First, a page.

An arbitrator is a creature of a contract and is, therefore, equally bound by it. The Supreme Court, in the recent judgement of Union of India vs. Manraj Enterprises[i], set aside an arbitral award wherein the arbitrator had awarded pendente lite and future interest on the amount awarded, inspite of a contractual bar. The Court, relying upon a catena of judgments dealing with the inherent powers of an arbitrator to award pendente lite and future interest under Section 31(7) of the Arbitration and Conciliation Act, 1996 (the 1996 Act), held that such powers are exercisable only in the absence of an agreement to the contrary.

Continue Reading The Power to Grant Interest Pendente Lite – Arbitrator Bound by the Agreement Between the Parties: The Supreme Court Reiterates

Dispute

The Supreme Court of India in Indian Oil Corporation Ltd. v. M/s. Shree Ganesh Petroleum Rajgurunagar,[1] recently ruled that an award enhancing the rent payable under a separate agreement was liable to be set aside under Section 34(2)(a)(iv) of the Arbitration and Conciliation Act, 1996 (“Arbitration Act”), on the basis that the award was based on a dispute beyond the scope of submission to arbitration. The theme of what would be within the province of a tribunal or otherwise has often been the subject matter of challenges. For example, in Satyanarayana Construction Company v. Union of India & Others[2], the Supreme Court ruled that if the underlying contract fixed a rate of interest, an arbitrator could not rewrite its terms and award a higher rate.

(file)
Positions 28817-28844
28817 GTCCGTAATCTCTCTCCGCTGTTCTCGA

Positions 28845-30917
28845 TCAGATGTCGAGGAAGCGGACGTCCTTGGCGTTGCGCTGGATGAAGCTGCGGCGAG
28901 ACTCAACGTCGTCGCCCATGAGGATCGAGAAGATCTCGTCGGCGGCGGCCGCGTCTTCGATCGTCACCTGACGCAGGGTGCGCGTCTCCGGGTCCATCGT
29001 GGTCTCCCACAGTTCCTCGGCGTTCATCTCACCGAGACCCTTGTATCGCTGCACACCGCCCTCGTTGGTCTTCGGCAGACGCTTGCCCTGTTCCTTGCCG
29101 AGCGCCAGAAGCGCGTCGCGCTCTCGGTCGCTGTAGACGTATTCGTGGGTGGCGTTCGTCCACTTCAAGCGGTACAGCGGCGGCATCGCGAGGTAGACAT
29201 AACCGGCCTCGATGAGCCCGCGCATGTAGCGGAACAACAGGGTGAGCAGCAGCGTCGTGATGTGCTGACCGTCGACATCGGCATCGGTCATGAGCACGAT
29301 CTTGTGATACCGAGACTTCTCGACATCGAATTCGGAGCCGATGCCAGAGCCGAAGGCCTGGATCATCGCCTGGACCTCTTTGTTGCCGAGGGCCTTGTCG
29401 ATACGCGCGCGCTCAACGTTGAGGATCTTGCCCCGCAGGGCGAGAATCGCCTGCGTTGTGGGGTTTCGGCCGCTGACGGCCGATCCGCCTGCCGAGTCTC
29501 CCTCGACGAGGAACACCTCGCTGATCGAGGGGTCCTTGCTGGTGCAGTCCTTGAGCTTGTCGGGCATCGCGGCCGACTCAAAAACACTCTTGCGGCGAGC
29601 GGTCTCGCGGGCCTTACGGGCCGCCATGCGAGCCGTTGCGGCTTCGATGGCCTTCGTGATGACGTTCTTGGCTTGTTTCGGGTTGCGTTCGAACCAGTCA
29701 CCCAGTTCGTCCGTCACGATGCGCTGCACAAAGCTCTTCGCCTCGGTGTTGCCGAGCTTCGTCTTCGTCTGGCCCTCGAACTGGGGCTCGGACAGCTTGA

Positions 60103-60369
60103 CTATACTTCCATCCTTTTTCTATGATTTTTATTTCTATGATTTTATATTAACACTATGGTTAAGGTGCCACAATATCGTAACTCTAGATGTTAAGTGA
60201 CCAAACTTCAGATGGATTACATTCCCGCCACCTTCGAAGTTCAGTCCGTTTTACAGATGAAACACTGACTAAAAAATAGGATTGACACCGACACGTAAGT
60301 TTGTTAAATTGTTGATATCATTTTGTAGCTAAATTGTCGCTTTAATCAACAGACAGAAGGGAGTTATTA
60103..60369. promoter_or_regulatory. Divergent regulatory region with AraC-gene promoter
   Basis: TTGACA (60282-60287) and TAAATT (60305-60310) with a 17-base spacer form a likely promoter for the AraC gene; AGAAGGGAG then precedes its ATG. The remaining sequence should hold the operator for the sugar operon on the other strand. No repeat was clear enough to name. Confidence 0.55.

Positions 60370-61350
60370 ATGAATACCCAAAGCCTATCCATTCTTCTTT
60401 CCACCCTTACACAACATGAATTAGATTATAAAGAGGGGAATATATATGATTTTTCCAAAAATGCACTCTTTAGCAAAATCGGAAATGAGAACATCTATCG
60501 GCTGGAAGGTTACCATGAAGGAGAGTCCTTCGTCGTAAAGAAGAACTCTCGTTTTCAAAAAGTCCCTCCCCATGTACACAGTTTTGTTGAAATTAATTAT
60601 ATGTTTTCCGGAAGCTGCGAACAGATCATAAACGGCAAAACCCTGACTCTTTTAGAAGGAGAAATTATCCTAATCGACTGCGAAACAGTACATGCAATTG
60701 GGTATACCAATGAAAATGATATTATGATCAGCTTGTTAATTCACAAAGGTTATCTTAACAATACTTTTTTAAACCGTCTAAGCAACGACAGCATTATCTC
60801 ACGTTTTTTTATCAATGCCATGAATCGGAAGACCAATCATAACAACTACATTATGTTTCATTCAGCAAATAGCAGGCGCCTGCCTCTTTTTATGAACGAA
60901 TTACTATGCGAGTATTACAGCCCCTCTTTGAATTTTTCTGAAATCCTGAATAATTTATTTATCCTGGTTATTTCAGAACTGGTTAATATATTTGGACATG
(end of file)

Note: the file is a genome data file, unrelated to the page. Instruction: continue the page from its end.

Continue Reading Indian Oil Corporation v. Shree Ganesh Petroleum: An arbitral tribunal’s powers to do justice are circumscribed by contract

Interim Application Already Considered by Court

Introduction